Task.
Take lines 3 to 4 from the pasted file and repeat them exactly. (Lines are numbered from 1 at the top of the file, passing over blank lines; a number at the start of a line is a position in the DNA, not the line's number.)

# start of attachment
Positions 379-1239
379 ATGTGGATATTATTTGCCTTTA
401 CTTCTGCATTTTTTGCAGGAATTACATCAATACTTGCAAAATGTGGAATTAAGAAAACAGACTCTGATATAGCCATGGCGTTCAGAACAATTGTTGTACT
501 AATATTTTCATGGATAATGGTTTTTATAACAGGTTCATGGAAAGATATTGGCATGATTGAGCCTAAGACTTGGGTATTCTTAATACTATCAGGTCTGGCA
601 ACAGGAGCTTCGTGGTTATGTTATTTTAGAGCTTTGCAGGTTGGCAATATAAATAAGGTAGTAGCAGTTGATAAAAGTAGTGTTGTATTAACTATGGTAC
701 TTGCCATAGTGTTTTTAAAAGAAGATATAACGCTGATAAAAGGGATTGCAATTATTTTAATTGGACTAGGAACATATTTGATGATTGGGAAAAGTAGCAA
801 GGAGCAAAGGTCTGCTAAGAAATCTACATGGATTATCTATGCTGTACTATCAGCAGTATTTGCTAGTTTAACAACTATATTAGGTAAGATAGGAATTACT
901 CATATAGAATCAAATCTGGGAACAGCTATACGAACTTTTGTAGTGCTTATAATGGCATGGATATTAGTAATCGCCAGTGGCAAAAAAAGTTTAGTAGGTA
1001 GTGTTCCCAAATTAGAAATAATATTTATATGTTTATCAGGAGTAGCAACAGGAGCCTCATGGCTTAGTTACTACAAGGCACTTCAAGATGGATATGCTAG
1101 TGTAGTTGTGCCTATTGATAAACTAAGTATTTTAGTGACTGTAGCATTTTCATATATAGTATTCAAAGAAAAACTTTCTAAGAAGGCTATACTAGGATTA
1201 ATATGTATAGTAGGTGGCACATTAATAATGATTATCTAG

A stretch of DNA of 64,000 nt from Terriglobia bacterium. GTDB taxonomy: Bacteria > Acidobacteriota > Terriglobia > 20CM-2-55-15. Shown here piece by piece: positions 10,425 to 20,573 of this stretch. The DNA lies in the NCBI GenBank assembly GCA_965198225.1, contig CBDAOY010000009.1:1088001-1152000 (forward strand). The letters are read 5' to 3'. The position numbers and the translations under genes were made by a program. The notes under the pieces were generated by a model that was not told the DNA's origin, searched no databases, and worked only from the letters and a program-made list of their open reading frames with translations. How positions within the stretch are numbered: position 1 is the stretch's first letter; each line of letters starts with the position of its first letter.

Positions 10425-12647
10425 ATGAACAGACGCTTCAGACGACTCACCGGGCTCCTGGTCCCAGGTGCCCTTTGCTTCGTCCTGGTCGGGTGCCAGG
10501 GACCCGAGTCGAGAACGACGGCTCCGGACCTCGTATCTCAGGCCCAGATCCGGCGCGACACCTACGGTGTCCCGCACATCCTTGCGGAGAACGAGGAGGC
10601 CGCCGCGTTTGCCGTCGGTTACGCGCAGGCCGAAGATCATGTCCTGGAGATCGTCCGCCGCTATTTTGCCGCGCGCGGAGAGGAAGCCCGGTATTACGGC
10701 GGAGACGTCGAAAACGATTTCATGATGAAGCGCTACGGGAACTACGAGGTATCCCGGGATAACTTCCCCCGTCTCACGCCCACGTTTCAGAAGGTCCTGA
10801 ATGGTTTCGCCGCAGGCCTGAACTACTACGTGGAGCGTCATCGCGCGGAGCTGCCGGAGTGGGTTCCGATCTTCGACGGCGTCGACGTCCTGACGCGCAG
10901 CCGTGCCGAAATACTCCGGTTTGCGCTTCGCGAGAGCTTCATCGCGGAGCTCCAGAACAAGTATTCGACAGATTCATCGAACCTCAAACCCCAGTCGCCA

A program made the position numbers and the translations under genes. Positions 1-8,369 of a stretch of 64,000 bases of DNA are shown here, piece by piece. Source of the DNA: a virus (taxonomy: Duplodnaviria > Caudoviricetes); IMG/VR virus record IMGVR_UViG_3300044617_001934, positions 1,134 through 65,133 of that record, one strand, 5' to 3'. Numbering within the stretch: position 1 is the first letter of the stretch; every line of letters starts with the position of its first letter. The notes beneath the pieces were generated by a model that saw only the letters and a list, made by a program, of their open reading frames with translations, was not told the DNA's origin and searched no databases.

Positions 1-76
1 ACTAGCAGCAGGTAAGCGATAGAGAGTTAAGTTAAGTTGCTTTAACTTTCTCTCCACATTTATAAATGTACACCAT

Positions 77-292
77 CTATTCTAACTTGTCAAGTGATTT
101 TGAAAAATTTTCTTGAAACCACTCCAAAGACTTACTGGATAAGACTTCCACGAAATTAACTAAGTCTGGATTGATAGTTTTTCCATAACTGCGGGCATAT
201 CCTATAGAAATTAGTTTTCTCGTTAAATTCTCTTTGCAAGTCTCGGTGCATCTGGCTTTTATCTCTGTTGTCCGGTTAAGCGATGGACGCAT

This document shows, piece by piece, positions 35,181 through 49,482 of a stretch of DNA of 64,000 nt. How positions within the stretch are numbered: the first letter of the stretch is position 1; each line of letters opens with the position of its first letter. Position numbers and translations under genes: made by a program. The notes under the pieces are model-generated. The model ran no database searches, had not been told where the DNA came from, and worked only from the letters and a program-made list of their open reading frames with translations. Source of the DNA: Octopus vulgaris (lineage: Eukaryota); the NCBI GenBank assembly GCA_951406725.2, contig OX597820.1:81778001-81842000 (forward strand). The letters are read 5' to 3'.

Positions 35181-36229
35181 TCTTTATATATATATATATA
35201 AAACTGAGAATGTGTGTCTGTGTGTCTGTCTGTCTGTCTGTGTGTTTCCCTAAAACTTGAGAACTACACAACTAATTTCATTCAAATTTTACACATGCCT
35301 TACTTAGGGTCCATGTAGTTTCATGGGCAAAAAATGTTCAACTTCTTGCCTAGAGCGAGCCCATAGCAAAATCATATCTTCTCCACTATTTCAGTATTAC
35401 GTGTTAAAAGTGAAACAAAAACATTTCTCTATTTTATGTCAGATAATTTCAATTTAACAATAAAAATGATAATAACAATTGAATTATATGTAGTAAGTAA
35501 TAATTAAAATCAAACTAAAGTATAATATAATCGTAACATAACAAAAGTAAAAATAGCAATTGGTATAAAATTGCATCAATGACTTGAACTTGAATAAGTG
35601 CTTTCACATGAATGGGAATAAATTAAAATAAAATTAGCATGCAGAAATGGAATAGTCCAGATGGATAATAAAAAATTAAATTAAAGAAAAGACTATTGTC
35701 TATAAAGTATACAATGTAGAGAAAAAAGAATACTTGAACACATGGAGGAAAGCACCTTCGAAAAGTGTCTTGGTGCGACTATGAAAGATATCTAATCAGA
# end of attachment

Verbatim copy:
401 CTTCTGCATTTTTTGCAGGAATTACATCAATACTTGCAAAATGTGGAATTAAGAAAACAGACTCTGATATAGCCATGGCGTTCAGAACAATTGTTGTACT
501 AATATTTTCATGGATAATGGTTTTTATAACAGGTTCATGGAAAGATATTGGCATGATTGAGCCTAAGACTTGGGTATTCTTAATACTATCAGGTCTGGCA